Arte Culinaria is a fantastic cooking school in Italy’s Veneto region, and its hostess, Antonella Tagliapietra, is the source of this wonderful dish. A classic example of slow cooking, it uses a cut of meat that is often overlooked—yet truly mouthwatering and meltingly tender.
Prep time: 20 minutes
Cooking time: 3 hours
– 3 tbsp olive oil.
– 2 onions, chopped.
– 1½lb (700g) beef cheeks, cut into chunks and trimmed of any fat.
– 1 bay leaf sprig of fresh rosemary.
– ⅔ cup dry white wine.
– 2 large carrots, thickly sliced.
– 1 celery root, peeled, quartered, and sliced.
– 6–7 very ripe tomatoes, about 1lb (500g), peeled and chopped.
– 1 tsp salt.
Step 1:Heat the oil over medium-high heat in a large heavy pan such as an enameled cast-iron saucepan or casserole. Cook the onions, stirring occasionally, until they begin to turn golden brown, 7–9 minutes.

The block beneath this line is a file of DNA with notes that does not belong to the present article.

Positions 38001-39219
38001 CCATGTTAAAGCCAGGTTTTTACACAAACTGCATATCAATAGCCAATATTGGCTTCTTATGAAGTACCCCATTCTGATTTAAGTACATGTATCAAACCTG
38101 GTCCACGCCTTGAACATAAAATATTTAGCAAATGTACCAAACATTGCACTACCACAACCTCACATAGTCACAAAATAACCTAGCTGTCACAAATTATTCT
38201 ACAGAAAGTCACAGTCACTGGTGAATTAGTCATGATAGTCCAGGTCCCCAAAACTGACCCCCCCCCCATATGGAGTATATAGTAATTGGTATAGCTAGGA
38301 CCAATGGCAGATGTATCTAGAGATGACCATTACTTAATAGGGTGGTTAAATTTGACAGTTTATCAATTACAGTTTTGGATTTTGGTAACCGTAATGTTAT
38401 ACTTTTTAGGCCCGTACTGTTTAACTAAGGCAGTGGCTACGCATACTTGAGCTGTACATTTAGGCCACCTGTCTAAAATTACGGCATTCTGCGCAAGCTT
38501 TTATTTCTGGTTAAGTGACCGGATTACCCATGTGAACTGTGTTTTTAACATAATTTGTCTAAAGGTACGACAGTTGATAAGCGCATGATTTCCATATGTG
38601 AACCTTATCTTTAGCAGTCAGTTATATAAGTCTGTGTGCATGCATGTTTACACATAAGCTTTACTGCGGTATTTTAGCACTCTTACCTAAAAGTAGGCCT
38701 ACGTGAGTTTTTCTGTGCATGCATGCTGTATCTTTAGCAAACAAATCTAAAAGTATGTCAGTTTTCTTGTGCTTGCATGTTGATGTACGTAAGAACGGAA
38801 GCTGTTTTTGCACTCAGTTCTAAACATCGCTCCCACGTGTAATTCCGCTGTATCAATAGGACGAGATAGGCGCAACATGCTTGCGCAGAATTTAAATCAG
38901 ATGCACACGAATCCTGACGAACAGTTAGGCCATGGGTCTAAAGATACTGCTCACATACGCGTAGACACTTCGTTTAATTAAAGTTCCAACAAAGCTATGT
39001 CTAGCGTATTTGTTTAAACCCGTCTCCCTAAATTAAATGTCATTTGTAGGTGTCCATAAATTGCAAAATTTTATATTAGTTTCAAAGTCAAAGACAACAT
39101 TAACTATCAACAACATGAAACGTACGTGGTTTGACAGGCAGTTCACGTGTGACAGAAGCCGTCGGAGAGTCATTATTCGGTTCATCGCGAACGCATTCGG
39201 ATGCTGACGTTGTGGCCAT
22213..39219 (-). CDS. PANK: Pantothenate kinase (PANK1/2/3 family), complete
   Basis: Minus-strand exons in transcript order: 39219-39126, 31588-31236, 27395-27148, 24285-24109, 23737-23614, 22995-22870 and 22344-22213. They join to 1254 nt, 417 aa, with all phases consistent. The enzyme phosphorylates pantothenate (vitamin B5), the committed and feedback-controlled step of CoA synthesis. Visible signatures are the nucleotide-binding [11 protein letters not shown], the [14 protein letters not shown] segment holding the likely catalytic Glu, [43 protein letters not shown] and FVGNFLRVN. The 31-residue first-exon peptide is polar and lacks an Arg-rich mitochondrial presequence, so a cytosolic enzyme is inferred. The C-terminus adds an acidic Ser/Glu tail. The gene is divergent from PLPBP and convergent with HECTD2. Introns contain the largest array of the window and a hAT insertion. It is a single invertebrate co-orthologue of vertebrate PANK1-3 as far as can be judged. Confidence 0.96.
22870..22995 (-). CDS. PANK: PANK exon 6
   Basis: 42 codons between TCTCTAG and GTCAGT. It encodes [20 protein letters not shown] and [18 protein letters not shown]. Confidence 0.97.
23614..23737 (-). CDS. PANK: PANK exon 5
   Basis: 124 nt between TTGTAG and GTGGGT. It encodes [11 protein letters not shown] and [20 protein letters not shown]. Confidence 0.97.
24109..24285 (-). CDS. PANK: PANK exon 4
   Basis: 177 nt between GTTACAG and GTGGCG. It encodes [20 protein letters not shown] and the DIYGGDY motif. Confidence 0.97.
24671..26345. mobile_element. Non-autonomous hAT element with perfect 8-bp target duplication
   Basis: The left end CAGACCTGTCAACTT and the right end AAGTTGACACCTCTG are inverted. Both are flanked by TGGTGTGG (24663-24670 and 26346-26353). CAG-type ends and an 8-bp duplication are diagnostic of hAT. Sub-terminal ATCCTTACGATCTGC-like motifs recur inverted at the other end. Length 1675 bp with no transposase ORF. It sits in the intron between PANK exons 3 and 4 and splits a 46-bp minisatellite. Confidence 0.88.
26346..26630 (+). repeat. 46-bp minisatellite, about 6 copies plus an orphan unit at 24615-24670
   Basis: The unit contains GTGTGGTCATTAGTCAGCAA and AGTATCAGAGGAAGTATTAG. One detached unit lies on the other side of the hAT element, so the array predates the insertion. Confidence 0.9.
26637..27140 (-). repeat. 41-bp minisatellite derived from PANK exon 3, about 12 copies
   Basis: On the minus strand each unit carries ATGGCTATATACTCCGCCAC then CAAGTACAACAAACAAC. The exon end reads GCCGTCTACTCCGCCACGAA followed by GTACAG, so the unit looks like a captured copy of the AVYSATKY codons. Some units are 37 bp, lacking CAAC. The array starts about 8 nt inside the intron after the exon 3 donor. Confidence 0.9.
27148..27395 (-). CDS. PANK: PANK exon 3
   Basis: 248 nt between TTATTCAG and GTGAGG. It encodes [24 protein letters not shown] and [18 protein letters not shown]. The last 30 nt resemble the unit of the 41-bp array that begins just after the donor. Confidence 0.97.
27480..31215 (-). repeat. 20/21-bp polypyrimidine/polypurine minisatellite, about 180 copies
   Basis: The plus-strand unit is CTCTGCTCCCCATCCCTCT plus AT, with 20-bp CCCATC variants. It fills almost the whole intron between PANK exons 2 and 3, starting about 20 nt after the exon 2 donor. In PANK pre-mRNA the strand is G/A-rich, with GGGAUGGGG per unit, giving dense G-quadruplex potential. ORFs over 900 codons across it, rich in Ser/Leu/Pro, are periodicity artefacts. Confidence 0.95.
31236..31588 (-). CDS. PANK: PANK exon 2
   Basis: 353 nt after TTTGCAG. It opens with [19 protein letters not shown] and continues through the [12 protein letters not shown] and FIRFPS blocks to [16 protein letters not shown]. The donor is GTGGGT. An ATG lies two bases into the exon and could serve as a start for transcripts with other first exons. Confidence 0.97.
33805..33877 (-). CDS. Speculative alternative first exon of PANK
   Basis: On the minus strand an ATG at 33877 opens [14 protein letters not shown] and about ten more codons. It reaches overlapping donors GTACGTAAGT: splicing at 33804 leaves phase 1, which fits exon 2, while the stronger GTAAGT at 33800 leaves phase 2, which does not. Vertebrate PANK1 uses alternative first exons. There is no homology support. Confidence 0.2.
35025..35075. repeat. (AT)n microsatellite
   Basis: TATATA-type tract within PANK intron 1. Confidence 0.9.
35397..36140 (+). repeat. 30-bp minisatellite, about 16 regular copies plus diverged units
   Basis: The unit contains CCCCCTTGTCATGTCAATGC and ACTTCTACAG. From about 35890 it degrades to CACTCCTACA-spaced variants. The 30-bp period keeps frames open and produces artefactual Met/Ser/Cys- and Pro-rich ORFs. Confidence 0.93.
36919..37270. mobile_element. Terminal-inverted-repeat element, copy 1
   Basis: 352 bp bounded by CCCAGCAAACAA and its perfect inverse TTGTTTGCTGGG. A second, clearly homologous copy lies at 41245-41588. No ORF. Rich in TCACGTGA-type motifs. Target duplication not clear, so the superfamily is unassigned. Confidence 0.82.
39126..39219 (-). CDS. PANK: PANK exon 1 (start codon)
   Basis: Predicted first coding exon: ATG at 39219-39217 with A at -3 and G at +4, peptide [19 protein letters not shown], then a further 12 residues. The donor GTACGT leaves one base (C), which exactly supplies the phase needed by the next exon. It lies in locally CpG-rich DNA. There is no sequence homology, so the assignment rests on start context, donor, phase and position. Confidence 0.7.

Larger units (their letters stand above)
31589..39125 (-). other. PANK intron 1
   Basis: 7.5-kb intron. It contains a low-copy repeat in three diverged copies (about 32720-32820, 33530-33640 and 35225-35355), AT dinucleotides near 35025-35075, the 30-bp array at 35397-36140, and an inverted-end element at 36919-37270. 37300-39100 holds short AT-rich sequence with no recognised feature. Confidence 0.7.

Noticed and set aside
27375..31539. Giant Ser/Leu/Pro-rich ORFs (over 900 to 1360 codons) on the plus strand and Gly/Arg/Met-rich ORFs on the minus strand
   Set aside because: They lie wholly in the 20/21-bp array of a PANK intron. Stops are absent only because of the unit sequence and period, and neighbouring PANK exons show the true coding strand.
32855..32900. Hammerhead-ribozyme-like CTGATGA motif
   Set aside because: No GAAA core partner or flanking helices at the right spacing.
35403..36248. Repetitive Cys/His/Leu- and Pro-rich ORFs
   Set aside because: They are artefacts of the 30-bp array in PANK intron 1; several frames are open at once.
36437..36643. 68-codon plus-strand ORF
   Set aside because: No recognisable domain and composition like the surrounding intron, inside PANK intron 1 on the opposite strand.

Step 2:Add the beef cheeks, bay leaf, and rosemary to the onions, and continue to cook, stirring occasionally, until the meat is browned on all sides. When the meat begins to stick to the bottom of the pan, add the wine and stir to deglaze and scrape up any browned bits.
Step 3:Stir in the carrots, celery root, tomatoes, salt, and 1 cup water. Reduce the heat to low and simmer very gently, uncovered, for 2½ hours or until tender. Stir from time to time, so the meat does not stick to the bottom; add a little extra wine or water if the mixture becomes too dry.
Step 4:Serve hot with polenta.
Note : Variation
Beef shoulder and chuck are also good choices for this recipe. You could also try it with cuts of lamb that benefit from long, slow cooking.